Takatsuma shrine in Nojiri is heavily intertwined with the legend about how Japan came to be.
The origin of Takatsuma shrine is lost somewhere in the distant past. But Nojri is mentioned in the “Nihon Shoki” and in the “Engishiki” by Emperor Keiko as Hinata station and Nojiri station.
According to the genealogy of the Chō, a powerful family whose ancestors came to nearby Masaki from the capital, people have turned to Takatsuma shrine for assistance with pioneering and guidance, anything to do with cows or horses, protection or simply a bit of luck thanks to the enshrinement of Sarutahiko Ōgami.
In those days, Takatsuma shrine was still referred to as Daiō Gongen, even though it was located in Tenjin, Nojiri.
A stone monument and a holy tree remain to this day in its original place and tell of its history.
After several generations, the shrine was restored and transferred to Daiō, Nojiri, which befit its name at the time.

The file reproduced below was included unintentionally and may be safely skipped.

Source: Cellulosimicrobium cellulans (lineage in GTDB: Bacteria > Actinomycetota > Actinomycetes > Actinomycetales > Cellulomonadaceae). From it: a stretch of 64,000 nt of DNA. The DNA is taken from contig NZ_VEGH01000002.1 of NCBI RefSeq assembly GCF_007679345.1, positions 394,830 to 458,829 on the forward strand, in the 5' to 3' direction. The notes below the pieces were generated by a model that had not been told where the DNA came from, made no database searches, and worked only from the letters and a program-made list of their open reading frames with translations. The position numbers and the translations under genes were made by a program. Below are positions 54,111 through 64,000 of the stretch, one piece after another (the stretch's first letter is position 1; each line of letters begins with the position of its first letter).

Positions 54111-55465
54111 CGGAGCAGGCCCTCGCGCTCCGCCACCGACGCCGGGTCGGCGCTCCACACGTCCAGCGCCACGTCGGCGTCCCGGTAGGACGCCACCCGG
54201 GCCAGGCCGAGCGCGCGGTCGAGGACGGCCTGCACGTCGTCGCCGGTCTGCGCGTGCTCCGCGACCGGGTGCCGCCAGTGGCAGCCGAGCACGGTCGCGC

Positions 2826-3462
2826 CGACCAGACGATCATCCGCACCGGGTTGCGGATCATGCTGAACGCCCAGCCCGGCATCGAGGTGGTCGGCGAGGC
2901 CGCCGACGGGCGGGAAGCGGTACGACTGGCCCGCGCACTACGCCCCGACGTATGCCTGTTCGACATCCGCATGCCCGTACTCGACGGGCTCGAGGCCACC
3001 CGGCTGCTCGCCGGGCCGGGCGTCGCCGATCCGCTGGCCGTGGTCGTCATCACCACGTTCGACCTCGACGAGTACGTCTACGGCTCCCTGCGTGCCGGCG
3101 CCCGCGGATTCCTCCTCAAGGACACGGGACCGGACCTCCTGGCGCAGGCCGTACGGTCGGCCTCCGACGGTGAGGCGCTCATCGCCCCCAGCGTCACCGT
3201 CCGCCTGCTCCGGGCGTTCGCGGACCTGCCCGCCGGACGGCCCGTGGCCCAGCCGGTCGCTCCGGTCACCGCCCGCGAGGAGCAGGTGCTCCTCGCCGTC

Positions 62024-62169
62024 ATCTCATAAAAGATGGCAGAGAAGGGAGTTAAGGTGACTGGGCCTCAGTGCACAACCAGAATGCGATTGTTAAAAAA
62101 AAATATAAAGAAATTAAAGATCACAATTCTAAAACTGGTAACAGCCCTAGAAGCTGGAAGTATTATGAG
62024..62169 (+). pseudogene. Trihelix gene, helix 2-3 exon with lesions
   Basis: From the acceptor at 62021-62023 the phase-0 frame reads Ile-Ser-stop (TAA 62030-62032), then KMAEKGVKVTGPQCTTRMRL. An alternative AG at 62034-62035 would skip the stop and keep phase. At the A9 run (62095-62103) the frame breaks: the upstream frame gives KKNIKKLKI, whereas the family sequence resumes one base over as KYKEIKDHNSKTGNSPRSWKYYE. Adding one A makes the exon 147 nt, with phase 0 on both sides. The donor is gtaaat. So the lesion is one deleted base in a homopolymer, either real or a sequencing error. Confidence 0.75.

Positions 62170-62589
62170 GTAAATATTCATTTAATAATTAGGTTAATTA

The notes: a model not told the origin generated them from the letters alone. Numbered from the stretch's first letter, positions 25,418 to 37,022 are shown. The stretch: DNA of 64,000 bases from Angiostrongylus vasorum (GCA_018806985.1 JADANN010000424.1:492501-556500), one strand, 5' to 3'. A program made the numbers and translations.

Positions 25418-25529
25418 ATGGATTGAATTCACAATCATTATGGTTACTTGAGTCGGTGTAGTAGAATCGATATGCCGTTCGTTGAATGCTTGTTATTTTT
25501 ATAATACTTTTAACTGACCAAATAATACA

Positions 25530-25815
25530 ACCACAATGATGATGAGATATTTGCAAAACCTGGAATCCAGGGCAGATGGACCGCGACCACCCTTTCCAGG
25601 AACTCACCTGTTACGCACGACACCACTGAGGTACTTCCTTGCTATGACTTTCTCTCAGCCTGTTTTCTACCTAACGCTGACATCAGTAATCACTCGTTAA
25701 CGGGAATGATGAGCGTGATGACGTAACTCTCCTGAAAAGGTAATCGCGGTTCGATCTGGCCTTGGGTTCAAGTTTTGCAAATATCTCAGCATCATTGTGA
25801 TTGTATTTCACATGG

In 1664, the 21st feudal lord of the Shimazu Clan, Mitsuhisa Shimazu, prayed for a good hand at martial arts, for territorial safety and prosperity for generations to come.
For many, many years to come, the Shimazu Clan would take care of the shrine and repeatedly rebuild the main hall when necessary.
The renaming of the shrine took place in the first year of the Meiji era, 1868, when Shinto and Buddhism got separated.
The current main shrine and worship hall were built as a commemorative project for the 2600th anniversary of the imperial era in 1945. Some further restoration was conducted in 1980 and 1985.
Yearly celebrations are held on November, 28th. Though the shrine may not be very gorgeous, it has been around for what seems forever and the air is soaked with wishes of the past.
Photos will follow soon!!